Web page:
Why Does Environmental Policy in Representative Democracies Tend to Be Inadequate? A Preliminary Public Choice Analysis

36 Pages Posted: 29 Oct 2010

See all articles by Andrea Kollmann

Andrea Kollmann

Energieinstitut an der Johannes Kepler Universität Linz

Friedrich Schneider

Johannes Kepler University Linz - Department of Economics; CESifo (Center for Economic Studies and Ifo Institute for Economic Research); Institute for the Study of Labor (IZA)

Date Written: October 27, 2010

Abstract

There is a widespread consensus among the most important players in developed countries (voters, politicians, producers, traditional and green interest groups and bureaucracies) that a shift towards an eco-social market economy is essential for sustainable growth. Nevertheless, market-based instruments have not been implemented satisfactorily in environmental policy yet. To identify the reasons for this insufficient implementation in the past decade the Public Choice theory is used. The players’ behavior is analyzed in order to show that their incentives for implementing market-based instruments in environmental policy instead of command-and-control measures are surprisingly weak. Knowing the obstacles to implementing market-based instruments provides valuable insights into how to overcome them.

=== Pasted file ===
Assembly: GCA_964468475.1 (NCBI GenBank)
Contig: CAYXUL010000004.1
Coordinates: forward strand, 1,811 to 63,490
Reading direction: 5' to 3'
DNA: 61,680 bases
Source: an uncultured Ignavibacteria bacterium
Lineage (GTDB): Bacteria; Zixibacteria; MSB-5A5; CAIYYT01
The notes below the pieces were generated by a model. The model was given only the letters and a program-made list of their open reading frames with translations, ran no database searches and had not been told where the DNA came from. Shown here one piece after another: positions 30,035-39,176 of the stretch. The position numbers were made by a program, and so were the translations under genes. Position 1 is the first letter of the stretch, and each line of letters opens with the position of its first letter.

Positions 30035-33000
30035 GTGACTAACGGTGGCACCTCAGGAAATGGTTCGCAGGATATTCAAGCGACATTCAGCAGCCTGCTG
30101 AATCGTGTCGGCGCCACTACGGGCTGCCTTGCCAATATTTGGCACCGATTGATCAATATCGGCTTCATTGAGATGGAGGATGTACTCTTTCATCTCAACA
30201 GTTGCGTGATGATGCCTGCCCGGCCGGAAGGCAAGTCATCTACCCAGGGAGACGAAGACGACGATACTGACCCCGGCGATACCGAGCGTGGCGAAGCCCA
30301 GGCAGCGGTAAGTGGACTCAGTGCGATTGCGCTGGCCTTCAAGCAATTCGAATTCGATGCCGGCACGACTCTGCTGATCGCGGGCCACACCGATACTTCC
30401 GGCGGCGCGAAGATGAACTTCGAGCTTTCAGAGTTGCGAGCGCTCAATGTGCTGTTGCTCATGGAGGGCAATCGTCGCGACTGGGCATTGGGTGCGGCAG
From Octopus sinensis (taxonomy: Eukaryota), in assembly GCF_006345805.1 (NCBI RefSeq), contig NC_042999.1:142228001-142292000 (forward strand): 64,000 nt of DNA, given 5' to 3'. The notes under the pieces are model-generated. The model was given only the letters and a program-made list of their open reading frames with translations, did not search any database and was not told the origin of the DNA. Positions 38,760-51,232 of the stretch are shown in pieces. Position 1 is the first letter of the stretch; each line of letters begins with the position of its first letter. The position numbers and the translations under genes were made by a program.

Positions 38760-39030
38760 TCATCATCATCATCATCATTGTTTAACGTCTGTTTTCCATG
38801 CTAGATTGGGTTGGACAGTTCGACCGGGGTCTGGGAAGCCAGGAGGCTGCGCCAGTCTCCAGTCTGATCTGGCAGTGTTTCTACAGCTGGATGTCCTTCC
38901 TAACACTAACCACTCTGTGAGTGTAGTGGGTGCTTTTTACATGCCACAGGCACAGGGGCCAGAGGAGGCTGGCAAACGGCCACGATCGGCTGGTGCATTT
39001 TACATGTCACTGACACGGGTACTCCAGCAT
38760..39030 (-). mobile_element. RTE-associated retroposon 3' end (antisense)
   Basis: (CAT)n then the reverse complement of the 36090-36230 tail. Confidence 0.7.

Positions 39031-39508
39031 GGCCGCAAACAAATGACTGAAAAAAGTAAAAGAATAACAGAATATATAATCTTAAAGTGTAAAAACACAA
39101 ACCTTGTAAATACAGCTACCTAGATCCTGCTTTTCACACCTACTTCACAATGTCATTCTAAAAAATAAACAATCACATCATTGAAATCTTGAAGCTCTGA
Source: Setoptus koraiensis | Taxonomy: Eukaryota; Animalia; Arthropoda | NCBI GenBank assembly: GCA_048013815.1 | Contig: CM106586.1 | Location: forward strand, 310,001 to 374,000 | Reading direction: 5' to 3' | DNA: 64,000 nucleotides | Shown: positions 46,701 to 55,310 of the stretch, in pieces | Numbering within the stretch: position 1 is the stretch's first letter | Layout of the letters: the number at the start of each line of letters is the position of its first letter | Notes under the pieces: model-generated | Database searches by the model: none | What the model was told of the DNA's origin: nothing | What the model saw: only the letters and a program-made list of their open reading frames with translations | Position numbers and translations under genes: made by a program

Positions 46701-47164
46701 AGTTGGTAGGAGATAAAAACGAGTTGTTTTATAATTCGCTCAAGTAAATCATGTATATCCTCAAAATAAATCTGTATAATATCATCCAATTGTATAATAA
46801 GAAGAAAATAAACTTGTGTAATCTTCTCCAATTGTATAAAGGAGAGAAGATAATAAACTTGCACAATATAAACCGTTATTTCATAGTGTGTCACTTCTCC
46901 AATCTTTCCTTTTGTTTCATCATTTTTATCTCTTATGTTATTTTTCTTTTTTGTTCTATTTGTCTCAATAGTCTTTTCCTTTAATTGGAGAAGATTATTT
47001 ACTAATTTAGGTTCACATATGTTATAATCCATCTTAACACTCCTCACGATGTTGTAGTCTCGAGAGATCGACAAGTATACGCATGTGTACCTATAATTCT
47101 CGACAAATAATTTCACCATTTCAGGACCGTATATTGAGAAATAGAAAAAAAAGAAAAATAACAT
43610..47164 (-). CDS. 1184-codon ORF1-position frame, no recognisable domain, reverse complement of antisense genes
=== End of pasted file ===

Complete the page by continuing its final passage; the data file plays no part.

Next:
Keywords: public choice and environmental policies, sustainability, voters, government, interest groups, tradeable permits, green taxes

JEL Classification: D23, D62, D72, D73, H23, Q57, Q58

Suggested Citation

Kollmann, Andrea and Schneider, Friedrich G., Why Does Environmental Policy in Representative Democracies Tend to Be Inadequate? A Preliminary Public Choice Analysis (October 27, 2010). CESifo Working Paper Series No. 3223, Available at SSRN: https://ssrn.com/abstract=1698642

Andrea Kollmann

Energieinstitut an der Johannes Kepler Universität Linz ( email )

Altenberger Straße 69
Linz, A-4040
Austria

HOME PAGE: http://www.energieinstitut-linz.at

Friedrich G. Schneider (Contact Author)

Johannes Kepler University Linz - Department of Economics ( email )

Altenbergerstrasse 69
A-4040 Linz, 4040
Austria
+43 732 2468 8210 (Phone)
+43 732 2468 8208 (Fax)

CESifo (Center for Economic Studies and Ifo Institute for Economic Research)

Poschinger Str. 5
Munich, DE-81679
Germany

HOME PAGE: http://www.CESifo.de

Institute for the Study of Labor (IZA)

P.O. Box 7240
Bonn, D-53072
Germany

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